My friend and UCC pastor Lynn Carman Bodden recently asked a great morning-after question on her Facebook feed:
So, rather than waiting for THEM to do it, what will you do to reach across the great political divide to get things moving forward around here?!
If I focus on the first part of Lynn’s challenge — reaching across the great political divide — I do have a thought. I’ve written about it before, but I have been thinking about it again, after listening to President Obama’s acceptance speech. Toward the end, he said:
What makes America exceptional are the bonds that hold together the most diverse nation on Earth, the belief that our destiny is shared, that this country only works when we accept certain obligations to one another and to future generations, so that the freedom which so many Americans have fought for and died for come with responsibilities as well as rights, and among those are love and charity and duty and patriotism.
The connection of responsibilities and rights rang a bell; some months ago, I listened to a podcast in which Krista Tippett interviewed historian and philosopher Jacob Needleman. He asserted:
A democratic citizen is not a citizen who can do anything he wants; it’s a citizen who has an obligation at the same time. And just to give you an example, if I may, the freedom of speech, what is the duty associated with it? Well, if you ponder that a little bit, you’ll come to the conclusion very clearly that the right of free speech implies the duty of allowing others to speak.
The connection of rights and responsibilities, freedoms and obligations, seems to me so right on, but I’m not crazy about where President Obama went with it in his speech. I don’t think “love and charity and duty and patriotism” are rights or responsibilities.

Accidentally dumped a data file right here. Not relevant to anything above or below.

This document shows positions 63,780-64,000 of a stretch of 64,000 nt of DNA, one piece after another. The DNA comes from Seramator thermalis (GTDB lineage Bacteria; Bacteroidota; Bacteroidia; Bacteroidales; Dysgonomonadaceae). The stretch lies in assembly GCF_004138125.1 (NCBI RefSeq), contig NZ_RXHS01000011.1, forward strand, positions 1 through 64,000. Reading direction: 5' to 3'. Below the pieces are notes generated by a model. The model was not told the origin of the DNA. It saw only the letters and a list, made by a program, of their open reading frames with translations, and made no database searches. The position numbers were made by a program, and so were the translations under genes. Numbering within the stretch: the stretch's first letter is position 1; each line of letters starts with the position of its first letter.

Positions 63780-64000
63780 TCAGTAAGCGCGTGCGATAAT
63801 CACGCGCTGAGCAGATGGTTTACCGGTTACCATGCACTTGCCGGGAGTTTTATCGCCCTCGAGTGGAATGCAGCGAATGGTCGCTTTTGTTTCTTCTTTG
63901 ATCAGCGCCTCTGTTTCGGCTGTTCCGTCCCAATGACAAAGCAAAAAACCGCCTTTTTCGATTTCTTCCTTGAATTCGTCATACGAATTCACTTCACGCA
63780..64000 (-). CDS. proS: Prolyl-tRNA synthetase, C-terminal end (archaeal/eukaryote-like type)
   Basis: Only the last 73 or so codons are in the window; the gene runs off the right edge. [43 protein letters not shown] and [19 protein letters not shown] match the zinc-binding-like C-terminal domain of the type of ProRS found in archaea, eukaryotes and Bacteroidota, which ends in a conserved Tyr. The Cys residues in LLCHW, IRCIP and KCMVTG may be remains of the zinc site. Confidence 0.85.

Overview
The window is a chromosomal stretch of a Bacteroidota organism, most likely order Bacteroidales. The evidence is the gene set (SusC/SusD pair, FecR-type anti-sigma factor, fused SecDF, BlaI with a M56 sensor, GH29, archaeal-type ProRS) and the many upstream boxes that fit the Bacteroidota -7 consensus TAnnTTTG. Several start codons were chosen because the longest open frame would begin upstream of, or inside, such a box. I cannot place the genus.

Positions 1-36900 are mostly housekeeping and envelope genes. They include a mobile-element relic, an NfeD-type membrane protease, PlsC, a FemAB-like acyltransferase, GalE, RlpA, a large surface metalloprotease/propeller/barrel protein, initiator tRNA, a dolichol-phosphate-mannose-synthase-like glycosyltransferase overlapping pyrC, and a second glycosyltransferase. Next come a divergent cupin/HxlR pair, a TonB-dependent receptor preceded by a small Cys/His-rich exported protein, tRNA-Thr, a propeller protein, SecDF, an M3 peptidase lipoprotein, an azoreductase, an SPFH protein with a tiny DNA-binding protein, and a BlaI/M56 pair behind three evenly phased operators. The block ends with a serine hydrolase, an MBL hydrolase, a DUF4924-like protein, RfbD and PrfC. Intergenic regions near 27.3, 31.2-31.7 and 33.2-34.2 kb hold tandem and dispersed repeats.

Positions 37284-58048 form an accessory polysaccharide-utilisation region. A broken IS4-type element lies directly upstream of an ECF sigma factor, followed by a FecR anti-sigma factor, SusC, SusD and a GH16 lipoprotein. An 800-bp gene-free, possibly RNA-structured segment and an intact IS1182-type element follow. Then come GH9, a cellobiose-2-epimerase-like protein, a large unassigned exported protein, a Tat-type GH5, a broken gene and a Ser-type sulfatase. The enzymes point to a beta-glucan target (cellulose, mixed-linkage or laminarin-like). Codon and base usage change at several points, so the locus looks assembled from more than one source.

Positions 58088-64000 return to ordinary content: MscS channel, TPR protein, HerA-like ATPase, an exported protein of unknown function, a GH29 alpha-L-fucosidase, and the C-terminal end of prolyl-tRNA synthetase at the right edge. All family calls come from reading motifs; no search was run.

In our context in the United States, our primary assertions about rights are codified in our Bill of Rights. If we start there, and take Needleman’s direction, we should be able to think through responsibilities to go with each right.
As Needleman says:
If I have the right to speak, I have the duty to let you speak. Now, that’s not so simple. It doesn’t mean just to stop my talking and wait till you’re finished and then come in and get you. It means I have an obligation inwardly — and that’s what we’re speaking about, is the inner dimension. Inwardly, I have to work at listening to you. That means I don’t have to agree with you, but I have to let your thought into my mind in order to have a real democratic exchange between us. And that is a very interesting work of the human being, don’t you think?
Think that one through … “I have to let your thought into my mind.” Can you imagine what actual political discourse based on that premise would look like?
I like to think it would be revolutionary.
I know it is hard work. I often feel threatened by conservative voices. I certainly don’t feel listened to, heard or respected by them.
Where do we go with this challenge? Do you have a setting where you can do this kind of listening with people who think differently than you? What will give you the courage to engage those conversations?
If we can begin to have those conversations, perhaps we can think through the other rights we have guaranteed to each other, and consider the responsibilities we need to take for them to enliven our democracy.
Let me know what you think … and if you want more of my own thoughts on Needleman’s challenging notions, take a look at this post, Spirited Democracy.